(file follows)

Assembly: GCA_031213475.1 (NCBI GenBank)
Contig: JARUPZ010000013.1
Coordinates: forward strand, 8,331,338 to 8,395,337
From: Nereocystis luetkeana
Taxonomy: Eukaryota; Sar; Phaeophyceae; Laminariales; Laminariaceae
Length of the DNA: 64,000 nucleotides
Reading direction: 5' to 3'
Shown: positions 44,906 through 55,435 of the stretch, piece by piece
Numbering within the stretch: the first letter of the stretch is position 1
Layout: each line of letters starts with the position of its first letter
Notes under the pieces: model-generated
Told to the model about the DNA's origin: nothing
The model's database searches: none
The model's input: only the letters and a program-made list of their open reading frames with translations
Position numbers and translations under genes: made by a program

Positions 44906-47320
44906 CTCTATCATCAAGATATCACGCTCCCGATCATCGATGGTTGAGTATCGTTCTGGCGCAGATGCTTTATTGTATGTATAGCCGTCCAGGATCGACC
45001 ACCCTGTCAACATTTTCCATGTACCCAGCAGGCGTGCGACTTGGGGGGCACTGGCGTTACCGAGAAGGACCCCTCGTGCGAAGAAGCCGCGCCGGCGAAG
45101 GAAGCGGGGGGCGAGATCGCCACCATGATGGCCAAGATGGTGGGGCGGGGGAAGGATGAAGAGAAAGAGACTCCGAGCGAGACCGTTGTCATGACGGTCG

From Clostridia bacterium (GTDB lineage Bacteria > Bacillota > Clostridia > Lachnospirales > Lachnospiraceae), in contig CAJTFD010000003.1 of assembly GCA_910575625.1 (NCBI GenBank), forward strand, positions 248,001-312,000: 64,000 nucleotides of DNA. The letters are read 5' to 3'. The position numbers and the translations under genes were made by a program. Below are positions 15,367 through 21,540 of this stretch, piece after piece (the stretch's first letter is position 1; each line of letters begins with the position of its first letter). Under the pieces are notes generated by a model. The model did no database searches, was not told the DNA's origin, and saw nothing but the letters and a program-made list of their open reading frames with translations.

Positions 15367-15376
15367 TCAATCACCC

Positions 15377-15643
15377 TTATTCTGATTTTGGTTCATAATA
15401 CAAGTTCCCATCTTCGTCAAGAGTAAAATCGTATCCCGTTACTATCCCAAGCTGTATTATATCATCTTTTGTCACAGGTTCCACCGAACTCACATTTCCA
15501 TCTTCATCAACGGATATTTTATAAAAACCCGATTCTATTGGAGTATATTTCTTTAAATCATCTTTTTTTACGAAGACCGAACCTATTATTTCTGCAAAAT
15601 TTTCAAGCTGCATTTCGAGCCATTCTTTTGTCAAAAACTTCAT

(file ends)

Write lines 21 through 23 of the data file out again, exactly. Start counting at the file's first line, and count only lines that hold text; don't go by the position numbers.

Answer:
Positions 15367-15376
15367 TCAATCACCC

Positions 15377-15643